Japan is famous for its plethora of dishes that are cooked with rice. Onigiri, or rice balls, is probably the second most famous of them all (second to sushi) it is no surprise then that Onigiri is one of the most popular dishes all over Japan also. It is becoming very famous all around the world now too and for good reason, the taste. You get that taste from multitude of flavours so here today we are going to show you some of the most popular ingredients that you may find when you try rice balls for the first time.
What is Onigiri?
Onigiri in its simplest form is a rice ball. That’s it. The most famous and traditional kind of rice ball is just simply seasoned with salt and rolled into a ball. It is simple but it is indeed delicious. It has said to have come from a varied history with some historical writings dating back as far as the seventeenth century. Often in the west it is misplaced in food categories as a form of sushi when it really isn’t. It is often just plain or salted white rice where as sushi rice is very different.
As we all know, the Japanese are the go to quisene for seafood, and Onigiri or “rice balls” are no exception to that rule. One of the most popular fillings is Salmon. There are a lot of salmon dishes in Japan but perhaps this is one of the most consumed. Salmon is often cut to sashimi grade and then served raw but in the case of other quality fish they can be cooked. This is a type of salmon that is cooked on a high temperature and pleaced in a rice ball wraped in seaweed and sometimes even topped with black sesame seeds. This is a delicious thing for all the lovers of seafood out there. The rice itself in this case is often in the triangular shape and just simply seasoned with salt or in certain cases with Japanese Soy Sauce.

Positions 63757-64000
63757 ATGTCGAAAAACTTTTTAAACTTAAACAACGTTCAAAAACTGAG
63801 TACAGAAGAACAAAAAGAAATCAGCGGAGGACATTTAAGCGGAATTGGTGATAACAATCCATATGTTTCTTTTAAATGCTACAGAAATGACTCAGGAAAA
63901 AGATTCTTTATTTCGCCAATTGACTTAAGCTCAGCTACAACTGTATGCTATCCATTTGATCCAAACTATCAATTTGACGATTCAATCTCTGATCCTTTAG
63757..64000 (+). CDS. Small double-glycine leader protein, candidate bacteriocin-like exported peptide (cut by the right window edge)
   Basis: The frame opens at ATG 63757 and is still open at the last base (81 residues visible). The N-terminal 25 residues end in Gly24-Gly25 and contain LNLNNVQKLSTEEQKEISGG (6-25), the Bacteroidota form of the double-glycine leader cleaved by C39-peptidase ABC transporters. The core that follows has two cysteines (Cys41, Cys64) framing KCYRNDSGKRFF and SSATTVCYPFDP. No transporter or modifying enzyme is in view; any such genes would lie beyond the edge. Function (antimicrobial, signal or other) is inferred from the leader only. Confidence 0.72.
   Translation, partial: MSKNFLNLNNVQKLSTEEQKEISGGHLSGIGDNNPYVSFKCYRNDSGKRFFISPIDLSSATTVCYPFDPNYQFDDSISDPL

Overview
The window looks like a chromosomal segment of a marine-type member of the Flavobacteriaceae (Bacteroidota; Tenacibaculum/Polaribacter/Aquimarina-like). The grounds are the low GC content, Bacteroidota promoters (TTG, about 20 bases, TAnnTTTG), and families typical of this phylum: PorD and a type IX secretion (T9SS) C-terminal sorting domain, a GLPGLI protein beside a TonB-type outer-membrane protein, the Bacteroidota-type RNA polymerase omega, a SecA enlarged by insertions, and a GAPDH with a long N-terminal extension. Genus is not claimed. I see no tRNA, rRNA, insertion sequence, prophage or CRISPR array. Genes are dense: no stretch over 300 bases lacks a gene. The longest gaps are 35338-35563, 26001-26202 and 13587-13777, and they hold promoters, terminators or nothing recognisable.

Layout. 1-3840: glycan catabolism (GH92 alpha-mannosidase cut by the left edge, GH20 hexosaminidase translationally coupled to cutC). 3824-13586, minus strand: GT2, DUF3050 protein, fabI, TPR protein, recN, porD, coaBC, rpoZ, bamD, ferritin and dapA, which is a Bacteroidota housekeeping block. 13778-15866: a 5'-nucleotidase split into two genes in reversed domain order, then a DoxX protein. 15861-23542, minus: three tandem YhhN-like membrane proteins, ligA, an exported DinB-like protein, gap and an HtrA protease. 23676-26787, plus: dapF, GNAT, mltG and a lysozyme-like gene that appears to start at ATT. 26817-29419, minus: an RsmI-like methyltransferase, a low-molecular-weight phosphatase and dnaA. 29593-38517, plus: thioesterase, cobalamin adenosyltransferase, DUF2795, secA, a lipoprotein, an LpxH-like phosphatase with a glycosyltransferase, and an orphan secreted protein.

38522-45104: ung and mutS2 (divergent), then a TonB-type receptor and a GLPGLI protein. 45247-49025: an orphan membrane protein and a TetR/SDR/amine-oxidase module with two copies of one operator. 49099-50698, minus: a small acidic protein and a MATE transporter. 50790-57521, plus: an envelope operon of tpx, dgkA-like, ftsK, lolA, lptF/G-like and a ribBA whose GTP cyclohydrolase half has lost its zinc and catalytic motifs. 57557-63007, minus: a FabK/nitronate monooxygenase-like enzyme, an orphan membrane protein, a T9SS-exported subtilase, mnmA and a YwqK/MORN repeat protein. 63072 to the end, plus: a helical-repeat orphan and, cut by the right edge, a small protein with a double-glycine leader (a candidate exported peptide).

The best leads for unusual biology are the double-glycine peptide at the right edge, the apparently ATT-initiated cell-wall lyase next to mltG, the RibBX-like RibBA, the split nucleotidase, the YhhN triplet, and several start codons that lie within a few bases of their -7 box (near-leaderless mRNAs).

Kelp is a form of seaweed and for those of you who know, seaweed is a massive source of flavour in a lot of Japanese cooking and Onigiri is no exception to this rule. A lot of people think that seaweed tastes like fish in the west and that couldn’t be further from the truth. Kelp in particular is a kind of umami flavour that tastes a little like the sea. When it comes to rice balls kelp is used often as a wrap at the bottom of triangular shaped ones or as dried little shreds on seasoned ones. Either way this is an amazing thing that works very very well with simply seasoned rice. Often on rice balls that are wrapped with kelp there could be other ingredients inside and with seasoned balls there could be sesame seeds also.
Cod roe is similar to caviar in that it is young fish eggs. Cod roe is a very popular type of filling or flavour for onigiri. The main way this is served is with a completely wrapped triangular shaped rice ball with the Cod roe hidden inside. Roe in all forms is a richer way of eating seafood so there isn’t always a drastic amount but you do taste it very much and for all lovers of seafood you can not go wrong at all. This, if you don’t include salmon, is one of the most popular filings that are fish based and for a very good reason, it holds it’s own flavour wise. You will rarely find this in snack onigiri because roe won’t work that well unless fresh but when you visit a rice ball restaurant you will be able to get this dish and enjoy its rich lovelyness.